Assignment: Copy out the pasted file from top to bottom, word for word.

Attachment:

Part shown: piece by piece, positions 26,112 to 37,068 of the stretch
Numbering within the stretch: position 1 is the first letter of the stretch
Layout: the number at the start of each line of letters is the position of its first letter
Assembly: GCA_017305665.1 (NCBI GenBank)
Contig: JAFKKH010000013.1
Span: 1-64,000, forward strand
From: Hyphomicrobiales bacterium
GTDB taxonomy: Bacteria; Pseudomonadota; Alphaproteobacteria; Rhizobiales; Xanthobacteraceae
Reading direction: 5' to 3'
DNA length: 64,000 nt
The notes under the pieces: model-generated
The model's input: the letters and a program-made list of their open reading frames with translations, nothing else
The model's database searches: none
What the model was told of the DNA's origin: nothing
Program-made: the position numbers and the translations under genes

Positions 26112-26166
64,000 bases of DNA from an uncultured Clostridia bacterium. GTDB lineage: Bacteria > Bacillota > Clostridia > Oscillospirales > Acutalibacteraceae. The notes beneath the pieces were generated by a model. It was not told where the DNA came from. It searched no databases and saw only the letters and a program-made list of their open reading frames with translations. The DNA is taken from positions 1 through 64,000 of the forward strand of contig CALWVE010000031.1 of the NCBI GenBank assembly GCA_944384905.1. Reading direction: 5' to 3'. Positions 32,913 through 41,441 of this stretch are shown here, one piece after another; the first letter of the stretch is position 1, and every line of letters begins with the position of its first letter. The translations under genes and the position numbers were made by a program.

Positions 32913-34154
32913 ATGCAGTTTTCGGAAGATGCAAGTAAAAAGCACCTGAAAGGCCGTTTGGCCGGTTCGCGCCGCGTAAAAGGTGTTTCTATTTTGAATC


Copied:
Part shown: piece by piece, positions 26,112 to 37,068 of the stretch
Numbering within the stretch: position 1 is the first letter of the stretch
Layout: the number at the start of each line of letters is the position of its first letter
Assembly: GCA_017305665.1 (NCBI GenBank)
Contig: JAFKKH010000013.1
Span: 1-64,000, forward strand
From: Hyphomicrobiales bacterium
GTDB taxonomy: Bacteria; Pseudomonadota; Alphaproteobacteria; Rhizobiales; Xanthobacteraceae
Reading direction: 5' to 3'
DNA length: 64,000 nt
The notes under the pieces: model-generated
The model's input: the letters and a program-made list of their open reading frames with translations, nothing else
The model's database searches: none
What the model was told of the DNA's origin: nothing
Program-made: the position numbers and the translations under genes

Positions 26112-26166
64,000 bases of DNA from an uncultured Clostridia bacterium. GTDB lineage: Bacteria > Bacillota > Clostridia > Oscillospirales > Acutalibacteraceae. The notes beneath the pieces were generated by a model. It was not told where the DNA came from. It searched no databases and saw only the letters and a program-made list of their open reading frames with translations. The DNA is taken from positions 1 through 64,000 of the forward strand of contig CALWVE010000031.1 of the NCBI GenBank assembly GCA_944384905.1. Reading direction: 5' to 3'. Positions 32,913 through 41,441 of this stretch are shown here, one piece after another; the first letter of the stretch is position 1, and every line of letters begins with the position of its first letter. The translations under genes and the position numbers were made by a program.

Positions 32913-34154
32913 ATGCAGTTTTCGGAAGATGCAAGTAAAAAGCACCTGAAAGGCCGTTTGGCCGGTTCGCGCCGCGTAAAAGGTGTTTCTATTTTGAATC